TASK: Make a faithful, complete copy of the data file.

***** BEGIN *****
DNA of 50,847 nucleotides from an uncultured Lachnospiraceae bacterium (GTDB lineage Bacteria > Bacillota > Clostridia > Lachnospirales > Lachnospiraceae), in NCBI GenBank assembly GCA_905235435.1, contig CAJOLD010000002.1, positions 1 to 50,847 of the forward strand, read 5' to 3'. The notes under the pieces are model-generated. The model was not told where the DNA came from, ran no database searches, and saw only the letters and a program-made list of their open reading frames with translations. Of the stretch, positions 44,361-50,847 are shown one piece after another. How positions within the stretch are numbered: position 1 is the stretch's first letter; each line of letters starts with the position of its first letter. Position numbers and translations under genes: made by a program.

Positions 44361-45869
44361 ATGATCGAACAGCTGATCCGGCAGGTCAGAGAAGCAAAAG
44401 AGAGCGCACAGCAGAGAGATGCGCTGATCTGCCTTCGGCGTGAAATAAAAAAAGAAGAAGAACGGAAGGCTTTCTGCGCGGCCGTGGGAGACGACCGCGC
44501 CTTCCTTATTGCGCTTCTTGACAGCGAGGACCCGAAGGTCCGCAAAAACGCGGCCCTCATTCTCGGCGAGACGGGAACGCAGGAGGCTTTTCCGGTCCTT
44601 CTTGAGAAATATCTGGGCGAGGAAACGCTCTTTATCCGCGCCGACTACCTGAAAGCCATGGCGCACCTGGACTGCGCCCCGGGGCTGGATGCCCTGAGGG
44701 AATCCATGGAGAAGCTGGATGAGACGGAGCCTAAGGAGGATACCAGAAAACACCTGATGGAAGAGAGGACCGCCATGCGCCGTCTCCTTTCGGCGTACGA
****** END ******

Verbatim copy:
DNA of 50,847 nucleotides from an uncultured Lachnospiraceae bacterium (GTDB lineage Bacteria > Bacillota > Clostridia > Lachnospirales > Lachnospiraceae), in NCBI GenBank assembly GCA_905235435.1, contig CAJOLD010000002.1, positions 1 to 50,847 of the forward strand, read 5' to 3'. The notes under the pieces are model-generated. The model was not told where the DNA came from, ran no database searches, and saw only the letters and a program-made list of their open reading frames with translations. Of the stretch, positions 44,361-50,847 are shown one piece after another. How positions within the stretch are numbered: position 1 is the stretch's first letter; each line of letters starts with the position of its first letter. Position numbers and translations under genes: made by a program.

Positions 44361-45869
44361 ATGATCGAACAGCTGATCCGGCAGGTCAGAGAAGCAAAAG
44401 AGAGCGCACAGCAGAGAGATGCGCTGATCTGCCTTCGGCGTGAAATAAAAAAAGAAGAAGAACGGAAGGCTTTCTGCGCGGCCGTGGGAGACGACCGCGC
44501 CTTCCTTATTGCGCTTCTTGACAGCGAGGACCCGAAGGTCCGCAAAAACGCGGCCCTCATTCTCGGCGAGACGGGAACGCAGGAGGCTTTTCCGGTCCTT
44601 CTTGAGAAATATCTGGGCGAGGAAACGCTCTTTATCCGCGCCGACTACCTGAAAGCCATGGCGCACCTGGACTGCGCCCCGGGGCTGGATGCCCTGAGGG
44701 AATCCATGGAGAAGCTGGATGAGACGGAGCCTAAGGAGGATACCAGAAAACACCTGATGGAAGAGAGGACCGCCATGCGCCGTCTCCTTTCGGCGTACGA